And this guy wasn't even commercial!
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Old 12-04-2017, 11:43 AM   #7
directorik
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Quote:
Originally Posted by ForestImp View Post
So...why would the filmmaker be obligated to even talk to him and answer any questions?
Because of the 4th Amendment. Probable cause. This government busy
body sees your footage. They do not assume guilt, but they have cause
to ask.
Quote:
Originally Posted by sfoster View Post
I've never heard of anyone being prosecuted after the fact just for videotaping.
Me either. What crime is committed? What law broken? In order to be
prosecuted a crime needs to be committed.
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Old 12-04-2017, 12:40 PM   #8
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First of all you should probably look into when a permit is actually needed. It is legal to walk around with a camera and film things, for anyone. So what defines a production? Usually, any camera support on the ground (tripod), light stands, cables, etc. If you are totally handheld it may not even constitute a production.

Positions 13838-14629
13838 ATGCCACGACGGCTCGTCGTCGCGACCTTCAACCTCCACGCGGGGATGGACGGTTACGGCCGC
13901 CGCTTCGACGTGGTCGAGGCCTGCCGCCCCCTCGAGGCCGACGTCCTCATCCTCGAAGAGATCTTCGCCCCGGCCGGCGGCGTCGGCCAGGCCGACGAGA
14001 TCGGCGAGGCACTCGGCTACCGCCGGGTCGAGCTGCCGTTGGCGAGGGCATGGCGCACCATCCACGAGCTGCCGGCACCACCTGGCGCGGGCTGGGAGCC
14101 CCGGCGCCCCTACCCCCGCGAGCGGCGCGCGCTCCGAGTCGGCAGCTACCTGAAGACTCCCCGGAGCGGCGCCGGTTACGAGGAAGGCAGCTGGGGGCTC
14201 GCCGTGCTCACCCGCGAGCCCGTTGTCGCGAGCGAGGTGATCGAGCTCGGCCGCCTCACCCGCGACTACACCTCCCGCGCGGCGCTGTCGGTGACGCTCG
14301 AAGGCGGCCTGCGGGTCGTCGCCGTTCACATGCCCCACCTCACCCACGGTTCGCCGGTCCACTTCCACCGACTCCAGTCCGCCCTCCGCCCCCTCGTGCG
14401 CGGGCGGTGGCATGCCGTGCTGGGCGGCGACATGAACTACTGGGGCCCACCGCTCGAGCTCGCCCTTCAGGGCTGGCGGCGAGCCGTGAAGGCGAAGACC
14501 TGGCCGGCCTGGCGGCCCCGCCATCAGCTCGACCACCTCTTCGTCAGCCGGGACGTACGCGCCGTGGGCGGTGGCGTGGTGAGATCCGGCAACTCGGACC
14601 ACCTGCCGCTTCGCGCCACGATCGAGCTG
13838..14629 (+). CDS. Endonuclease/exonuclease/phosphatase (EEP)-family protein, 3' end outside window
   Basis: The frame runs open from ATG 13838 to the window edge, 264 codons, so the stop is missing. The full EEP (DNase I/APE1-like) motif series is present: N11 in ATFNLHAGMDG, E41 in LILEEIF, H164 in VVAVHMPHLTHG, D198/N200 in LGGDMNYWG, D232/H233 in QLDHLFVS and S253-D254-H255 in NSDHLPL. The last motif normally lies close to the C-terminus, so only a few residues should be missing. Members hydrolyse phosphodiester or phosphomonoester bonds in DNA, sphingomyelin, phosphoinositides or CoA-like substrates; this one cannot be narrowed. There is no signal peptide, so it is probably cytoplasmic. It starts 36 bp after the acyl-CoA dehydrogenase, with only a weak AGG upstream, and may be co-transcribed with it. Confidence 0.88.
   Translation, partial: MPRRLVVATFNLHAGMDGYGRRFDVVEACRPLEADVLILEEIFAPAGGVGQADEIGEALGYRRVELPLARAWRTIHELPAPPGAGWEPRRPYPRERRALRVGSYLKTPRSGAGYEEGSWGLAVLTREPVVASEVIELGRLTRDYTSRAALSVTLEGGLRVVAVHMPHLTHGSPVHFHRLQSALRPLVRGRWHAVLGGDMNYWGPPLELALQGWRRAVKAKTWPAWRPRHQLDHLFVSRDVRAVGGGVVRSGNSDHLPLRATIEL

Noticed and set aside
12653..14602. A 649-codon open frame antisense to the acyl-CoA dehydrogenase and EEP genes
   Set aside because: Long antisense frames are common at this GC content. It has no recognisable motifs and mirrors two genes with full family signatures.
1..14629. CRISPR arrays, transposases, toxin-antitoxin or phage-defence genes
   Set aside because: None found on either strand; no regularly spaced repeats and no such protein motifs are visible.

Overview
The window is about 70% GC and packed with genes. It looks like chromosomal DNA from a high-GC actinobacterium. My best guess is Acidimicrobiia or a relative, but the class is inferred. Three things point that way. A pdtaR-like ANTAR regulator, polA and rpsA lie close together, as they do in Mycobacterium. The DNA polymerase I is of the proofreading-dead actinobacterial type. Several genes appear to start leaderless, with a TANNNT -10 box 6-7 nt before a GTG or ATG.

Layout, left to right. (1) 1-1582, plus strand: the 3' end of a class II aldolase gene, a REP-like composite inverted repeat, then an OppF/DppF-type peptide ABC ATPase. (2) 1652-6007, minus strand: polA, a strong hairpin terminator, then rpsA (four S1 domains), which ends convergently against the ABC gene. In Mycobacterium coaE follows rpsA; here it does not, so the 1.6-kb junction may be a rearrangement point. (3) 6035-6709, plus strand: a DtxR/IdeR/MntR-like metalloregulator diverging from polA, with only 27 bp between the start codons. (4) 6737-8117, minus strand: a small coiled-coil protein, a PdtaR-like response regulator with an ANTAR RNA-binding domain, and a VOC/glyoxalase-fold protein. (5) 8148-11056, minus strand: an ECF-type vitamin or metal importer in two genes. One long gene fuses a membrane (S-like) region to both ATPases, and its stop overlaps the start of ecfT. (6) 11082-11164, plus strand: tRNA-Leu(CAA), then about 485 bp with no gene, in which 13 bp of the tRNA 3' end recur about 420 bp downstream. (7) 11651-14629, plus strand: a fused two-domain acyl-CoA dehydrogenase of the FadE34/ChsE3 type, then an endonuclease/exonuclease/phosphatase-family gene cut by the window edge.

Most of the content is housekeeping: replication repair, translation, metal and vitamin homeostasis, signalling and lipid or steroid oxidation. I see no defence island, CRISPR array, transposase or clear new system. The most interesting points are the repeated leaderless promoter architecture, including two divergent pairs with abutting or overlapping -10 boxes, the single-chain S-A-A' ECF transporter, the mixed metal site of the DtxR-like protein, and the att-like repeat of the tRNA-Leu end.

You definitely do not need to worry about it after the fact. Relax. But to reduce that anxiety look into it, you may not even need one next time.
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Old 12-04-2017, 12:47 PM   #9
ForestImp
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Quote:
Originally Posted by directorik View Post
Because of the 4th Amendment. Probable cause. This government busy
body sees your footage. They do not assume guilt, but they have cause
to ask.
But that's just it - what IS the probable cause? What's the evidence that would lead a reasonable person to believe that a law has been broken? Just footage alone isn't evidence of wrongdoing - that has to be assumed. I mean, they can't watch every movie or TV show and just assume, without a REASON, that every location they see was shot without a permit, and then use this baseless suspicion as a premise for investigating whether those shoots were permitted.